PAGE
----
Vol. 24, No. 1

INFECTION AND IMMUNITY, Apr. 1979, p. 188-193 0019-9567/79/04-0188/06$02.00/0

Protease and Elastase of Pseudomonas aeruginosa: Inactivation of Human Plasma a1-Proteinase Inhibitor KAZUYUKI MORIHARA,'* HIROSHIGE TSUZUKI, AND KOHEI ODA2 Shionogi Research Laboratory, Shionogi & Co., Ltd., Fukushima-ku, Osaka, 553 Japan,' and Laboratory of Applied Microbiology, College of Agriculture, University of Osaka Prefecture, Sakai, Osaka, Japan2 Received for publication 25 January 1979

The present study indicates that crystalline elastase of Pseudomonas aeruginosa is a very potent inactivator of human plasma a,-proteinase inhibitor; the enzyme (E) inactivated the inhibitor (I) almost completely within 1 h at 25'C at a molar ratio of E/I = 1:100. The crystalline P. aeruginosa protease also inactivated the inhibitor, but 100-fold less. Sodium dodecyl sulfate-polyacrylamide gel electrophoresis indicated that the a1-proteinase inhibitor inactivated by the elastase and protease showed decreases in molecular weight of approximately 5,000 and 10,000, respectively. Regeneration of trypsin was negligible even when bovine trypsin-al-proteinase inhibitor complex (E/I = 1.0) was treated with the elastase. The affinity of a,-proteinase inhibitor to trypsin was much higher than that to elastase. It was suggested that, assuming the pseudomonal proteases are produced and can inactivate a,-proteinase inhibitor in vivo during pseudomonal diseases, the loss of a1-proteinase inhibitor activity may permit the endogenous serine proteases to cause tissue destruction. The role of human plasma ar-proteinase inhibitor (ai-PI) in controlling tissue destruction by endogenous serine proteinases is well known (10). Interest in a,-PI has increased since the report that the inhibitor is genetically controlled, and the study showing that a,-PI deficiency is associated with pulmonary emphysema (31). In 1971, Moskowitz and Heinrich (48) observed that a,-PI was inactivated by the culture supernatant obtained from Pseudomonas aeruginosa. This suggested that P. aeruginosa produced a substance that could, by inactivation a,-PI, enhance tissue damage by leukocyte elastase released during pseudomonas-induced diseases. Protease activity against casein and albumin was detected in the culture supernatant fluids examined by Moskowitz and Heinrich (48); however, they did not establish that the observed inactivation of a,-PI was caused by the pseudomonal proteases. It has been shown (39, 43, 49; S. Goto, M. Ogawa, T. Takita, Y. Kaneko, and K. Kuwabara, Abstr., Annu. Meet. P. aeruginosa Jpn. Sci., 9th, 1975, p. 22-24) that P. aeruginosa can produce at least two proteolytic enzymes, designated as alkaline proteinase or simply protease and elastase. Both enzymes were crystallized (38, 46), and their characteristics were clarified in detail (38, 40-46). Both are metallo-proteinases, but their properties differ considerably from each other. The pseudomonal elastase is a typical metallo-neutral proteinase (42), being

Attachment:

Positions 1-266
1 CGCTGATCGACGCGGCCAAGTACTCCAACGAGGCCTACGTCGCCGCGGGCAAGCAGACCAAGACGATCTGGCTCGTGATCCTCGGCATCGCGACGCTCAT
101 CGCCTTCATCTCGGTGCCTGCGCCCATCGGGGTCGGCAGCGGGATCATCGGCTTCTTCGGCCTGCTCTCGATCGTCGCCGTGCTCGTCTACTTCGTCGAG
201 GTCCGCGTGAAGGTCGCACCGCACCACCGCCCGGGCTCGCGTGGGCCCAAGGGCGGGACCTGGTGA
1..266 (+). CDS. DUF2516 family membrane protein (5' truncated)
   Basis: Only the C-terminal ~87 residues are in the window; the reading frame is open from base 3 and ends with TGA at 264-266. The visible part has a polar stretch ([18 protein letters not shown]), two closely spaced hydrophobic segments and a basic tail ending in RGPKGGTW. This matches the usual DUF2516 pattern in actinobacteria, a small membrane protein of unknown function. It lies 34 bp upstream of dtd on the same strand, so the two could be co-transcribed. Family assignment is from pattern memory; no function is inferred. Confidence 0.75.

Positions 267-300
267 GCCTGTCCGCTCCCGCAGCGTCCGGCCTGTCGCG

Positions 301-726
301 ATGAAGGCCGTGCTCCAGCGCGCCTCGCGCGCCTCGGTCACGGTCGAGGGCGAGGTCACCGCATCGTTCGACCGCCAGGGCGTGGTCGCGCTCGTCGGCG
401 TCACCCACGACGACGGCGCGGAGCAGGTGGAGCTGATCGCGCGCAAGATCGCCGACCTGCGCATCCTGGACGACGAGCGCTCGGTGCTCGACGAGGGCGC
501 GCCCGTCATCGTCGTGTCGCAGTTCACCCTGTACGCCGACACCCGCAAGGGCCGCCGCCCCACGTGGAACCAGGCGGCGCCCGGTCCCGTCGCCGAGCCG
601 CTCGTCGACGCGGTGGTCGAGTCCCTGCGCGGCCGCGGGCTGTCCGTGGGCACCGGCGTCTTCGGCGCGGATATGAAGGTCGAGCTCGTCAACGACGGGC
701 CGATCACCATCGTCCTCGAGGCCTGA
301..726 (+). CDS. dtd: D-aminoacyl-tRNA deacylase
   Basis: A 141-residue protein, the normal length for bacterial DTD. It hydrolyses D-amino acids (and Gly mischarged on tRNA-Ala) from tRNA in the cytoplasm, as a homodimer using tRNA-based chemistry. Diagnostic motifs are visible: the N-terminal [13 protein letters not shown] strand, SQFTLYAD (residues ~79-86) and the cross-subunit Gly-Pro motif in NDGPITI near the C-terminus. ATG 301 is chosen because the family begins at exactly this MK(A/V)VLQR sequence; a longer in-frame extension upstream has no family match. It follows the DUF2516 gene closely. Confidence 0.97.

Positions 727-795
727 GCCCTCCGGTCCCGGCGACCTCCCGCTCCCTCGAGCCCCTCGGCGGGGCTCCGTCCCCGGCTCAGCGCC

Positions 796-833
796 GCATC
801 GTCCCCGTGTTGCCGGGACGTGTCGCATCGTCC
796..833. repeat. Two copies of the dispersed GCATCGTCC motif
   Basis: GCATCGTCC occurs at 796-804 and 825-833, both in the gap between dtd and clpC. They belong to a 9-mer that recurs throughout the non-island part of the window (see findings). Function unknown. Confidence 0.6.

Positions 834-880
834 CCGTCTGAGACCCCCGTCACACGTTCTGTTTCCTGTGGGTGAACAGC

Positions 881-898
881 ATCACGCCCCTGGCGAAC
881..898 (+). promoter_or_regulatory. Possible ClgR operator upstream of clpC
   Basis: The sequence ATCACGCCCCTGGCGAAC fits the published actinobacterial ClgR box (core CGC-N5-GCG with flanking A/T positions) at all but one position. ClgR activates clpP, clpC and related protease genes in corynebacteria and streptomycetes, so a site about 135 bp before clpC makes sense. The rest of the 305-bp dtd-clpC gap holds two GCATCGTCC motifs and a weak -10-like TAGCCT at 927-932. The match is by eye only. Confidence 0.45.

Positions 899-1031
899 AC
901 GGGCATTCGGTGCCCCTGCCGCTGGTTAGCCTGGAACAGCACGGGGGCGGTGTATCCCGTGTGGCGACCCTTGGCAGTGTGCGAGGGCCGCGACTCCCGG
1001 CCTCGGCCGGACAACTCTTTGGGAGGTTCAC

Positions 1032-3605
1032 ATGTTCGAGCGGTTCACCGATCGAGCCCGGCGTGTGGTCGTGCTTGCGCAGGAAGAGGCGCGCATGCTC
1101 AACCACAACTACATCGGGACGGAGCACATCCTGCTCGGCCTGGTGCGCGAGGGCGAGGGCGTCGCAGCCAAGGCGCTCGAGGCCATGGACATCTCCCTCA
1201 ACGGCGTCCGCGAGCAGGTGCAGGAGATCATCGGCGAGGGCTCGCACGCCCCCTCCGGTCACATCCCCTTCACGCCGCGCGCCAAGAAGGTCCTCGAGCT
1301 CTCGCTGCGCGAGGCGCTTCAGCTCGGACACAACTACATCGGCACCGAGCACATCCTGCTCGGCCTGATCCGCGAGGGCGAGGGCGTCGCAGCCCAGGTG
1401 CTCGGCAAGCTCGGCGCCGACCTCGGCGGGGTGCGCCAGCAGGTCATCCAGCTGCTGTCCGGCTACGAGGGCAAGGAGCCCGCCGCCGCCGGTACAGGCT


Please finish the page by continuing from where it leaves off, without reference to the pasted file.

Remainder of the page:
markedly sensitive (44) against phosphoramidon which is a specific inhibitor for thermolysin. This cannot be seen with the protease. There have been numerous reports on the ability of pseudomonal proteolytic enzymes to produce mammalian tissue damage (3, 4, 7, 18, 19, 22, 23, 25, 28, 29, 33, 34, 37). This may partly be correlated with inactivation of a,-PI by the enzymes elaborated by the organism. The reverse case has been observed with a2-macroglobulin (12), which can inactivate pseudomonal proteolytic enzymes. To clarify this, the present study was undertaken. MATERIALS AND METHODS Enzymes. Crystalline protease from P. aeruginosa (IFO 3080) and crystalline elastase from P. aeruginosa (IFO 3455), were prepared as described previously (38, 46). Subtilisin BPN' (crystals), and thermolysin (crystals) were supplied by Nagase Co., Ltd., Osaka, and Daiwa Kasei Co., Ltd., Osaka, respectively. Threefoldcrystallized preparations of bovine trypsin and papain were obtained from Worthington Biochemicals Corp., Freehold, N. J. Inhibitor and substrate. Human a,-proteinase inhibitor was prepared from human plasma by the method of Oda et al. (52). The inhibitor showed a molecular weight of 58,000 in sodium dodecyl sulfate (SDS)-polyacrylamide gel electrophoresis. Benzoyl-Larginine ethyl ester (Bz-Arg-OEt) was purchased from the Protein Research Foundation, Minoh, Osaka, Japan. Estimation of enzymatic activity. Proteolytic activity was determined by digestion of 1 ml of 2% 188